I am new on rclone and I have some doubts about its encryption. I understood that we can encrypted an end to end file but that is not what I am looking for. I just want to confirm whenever I add something to my cloud if it will be secure while it is syncing with my cloud (Google Drive/OneDrive as ex) or we have to secure the link between rclone and cloud storage provider?
Can someone help me please?
Rclone uses https to do all transactions with Google Drive and OneDrive so the transmission of files is secure.
You can also use the crypt backend if you want more security.
Thanks for your help.
It was very clear for me.
Just need to check about the crypt backend how it works which may take time to get it very well.
As NCW says, the HTTPS protocol will secure the transfer from point to point, independent of if you use encryption or not.
Encryption is more about not blindly trusting your cloud provider with sensitive data + having an added layer of security in case your account somehow gets compromised. If encryption is used then the files stored in the cloud will be stored as encrypted and decrypted on your end when you read it back - so anyone who can access the files but dno't have your decryption keys will just see garbled useless data.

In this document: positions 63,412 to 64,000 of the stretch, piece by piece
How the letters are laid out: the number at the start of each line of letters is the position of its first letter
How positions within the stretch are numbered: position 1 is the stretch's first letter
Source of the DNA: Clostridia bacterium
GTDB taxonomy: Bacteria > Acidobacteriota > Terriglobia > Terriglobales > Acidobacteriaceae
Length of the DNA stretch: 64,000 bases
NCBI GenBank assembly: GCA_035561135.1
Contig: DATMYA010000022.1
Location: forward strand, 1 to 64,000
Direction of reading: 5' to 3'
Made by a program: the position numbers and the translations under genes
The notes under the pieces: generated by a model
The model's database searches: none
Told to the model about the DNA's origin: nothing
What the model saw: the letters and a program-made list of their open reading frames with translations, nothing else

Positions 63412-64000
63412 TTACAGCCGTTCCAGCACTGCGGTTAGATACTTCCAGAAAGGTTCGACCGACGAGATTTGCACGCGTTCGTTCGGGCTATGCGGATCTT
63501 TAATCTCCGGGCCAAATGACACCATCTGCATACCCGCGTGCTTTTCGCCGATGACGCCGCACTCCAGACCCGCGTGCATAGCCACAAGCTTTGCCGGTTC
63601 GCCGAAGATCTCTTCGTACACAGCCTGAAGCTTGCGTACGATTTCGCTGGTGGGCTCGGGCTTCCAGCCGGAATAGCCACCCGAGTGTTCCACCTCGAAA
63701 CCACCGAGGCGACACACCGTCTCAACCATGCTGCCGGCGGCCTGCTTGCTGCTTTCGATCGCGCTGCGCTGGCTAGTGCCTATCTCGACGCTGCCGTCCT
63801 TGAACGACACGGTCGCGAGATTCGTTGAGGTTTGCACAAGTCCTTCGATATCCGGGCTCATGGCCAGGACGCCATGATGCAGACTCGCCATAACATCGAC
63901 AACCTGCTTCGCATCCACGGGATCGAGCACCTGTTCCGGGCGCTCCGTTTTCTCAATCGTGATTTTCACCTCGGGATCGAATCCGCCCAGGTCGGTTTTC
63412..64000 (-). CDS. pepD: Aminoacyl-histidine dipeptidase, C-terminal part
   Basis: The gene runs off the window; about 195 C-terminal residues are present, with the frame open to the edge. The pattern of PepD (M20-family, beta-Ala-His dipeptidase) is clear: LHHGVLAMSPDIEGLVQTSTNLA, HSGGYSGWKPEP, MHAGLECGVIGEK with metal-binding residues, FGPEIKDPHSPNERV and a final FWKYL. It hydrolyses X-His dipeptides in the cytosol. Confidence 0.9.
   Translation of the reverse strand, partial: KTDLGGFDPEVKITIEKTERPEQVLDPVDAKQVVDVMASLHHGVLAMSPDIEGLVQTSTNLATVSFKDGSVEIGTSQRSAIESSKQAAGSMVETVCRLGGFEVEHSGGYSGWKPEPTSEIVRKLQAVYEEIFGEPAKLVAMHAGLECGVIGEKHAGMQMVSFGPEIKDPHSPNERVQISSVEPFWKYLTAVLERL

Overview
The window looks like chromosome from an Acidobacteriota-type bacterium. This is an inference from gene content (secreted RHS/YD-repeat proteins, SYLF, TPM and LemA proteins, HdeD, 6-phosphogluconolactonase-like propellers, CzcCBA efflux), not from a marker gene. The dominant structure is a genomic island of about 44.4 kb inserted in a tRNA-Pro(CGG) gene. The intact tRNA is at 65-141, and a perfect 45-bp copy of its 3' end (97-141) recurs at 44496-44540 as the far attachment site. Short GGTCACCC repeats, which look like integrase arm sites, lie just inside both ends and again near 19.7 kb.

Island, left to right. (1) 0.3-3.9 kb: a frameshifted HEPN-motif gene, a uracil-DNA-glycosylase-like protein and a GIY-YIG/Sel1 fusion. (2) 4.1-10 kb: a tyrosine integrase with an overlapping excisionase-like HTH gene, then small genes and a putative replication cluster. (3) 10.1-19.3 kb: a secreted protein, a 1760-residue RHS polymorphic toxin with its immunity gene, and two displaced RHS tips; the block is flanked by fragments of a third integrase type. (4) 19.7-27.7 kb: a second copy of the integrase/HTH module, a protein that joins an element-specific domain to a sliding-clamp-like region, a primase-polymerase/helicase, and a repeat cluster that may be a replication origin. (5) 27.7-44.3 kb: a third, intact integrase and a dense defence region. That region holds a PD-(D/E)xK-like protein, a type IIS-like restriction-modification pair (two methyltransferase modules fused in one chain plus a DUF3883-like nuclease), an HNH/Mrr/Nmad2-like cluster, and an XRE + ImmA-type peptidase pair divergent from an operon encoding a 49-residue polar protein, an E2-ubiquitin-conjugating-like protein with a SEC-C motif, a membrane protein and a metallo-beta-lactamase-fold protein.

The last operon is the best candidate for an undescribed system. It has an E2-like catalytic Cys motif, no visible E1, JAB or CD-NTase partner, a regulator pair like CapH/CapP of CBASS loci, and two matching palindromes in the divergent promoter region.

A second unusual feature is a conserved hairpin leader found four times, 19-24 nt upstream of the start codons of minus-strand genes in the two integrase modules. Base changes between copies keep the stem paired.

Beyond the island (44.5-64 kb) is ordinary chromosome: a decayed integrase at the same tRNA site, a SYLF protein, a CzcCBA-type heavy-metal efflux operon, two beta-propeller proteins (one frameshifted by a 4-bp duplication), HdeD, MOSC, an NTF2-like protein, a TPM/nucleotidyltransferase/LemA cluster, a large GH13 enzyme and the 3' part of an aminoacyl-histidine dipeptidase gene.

Use encryption if:
- You don't mean to link-share a lot of files directly from the drive (this still works, but without giving your recipient the decryption key also the files won't be readable).
- Dealing with sensitive information
- You don't trust Google explicitly to respect your privacy
- You have a lot of files that might normally flag as "hacking tools", viruses or copyrighted material. Google may not realistically snoop on your files but they sure do run hash-checks to look for problems and "mis-use".
Encryption is actually one of the simplest thing to add to a remote in terms of configuration, so if you are confused then just post your config file (after redacting passwords) and we can just show you an example of how it's done. The part people usually get stuck on is that they don't understand how to point one remote to another to chain them together.
Ok I got it now.
But tell me something: if I want to open a file inside my cloud through Rclone then it won't allow me to open (See image). Any document or spreadsheet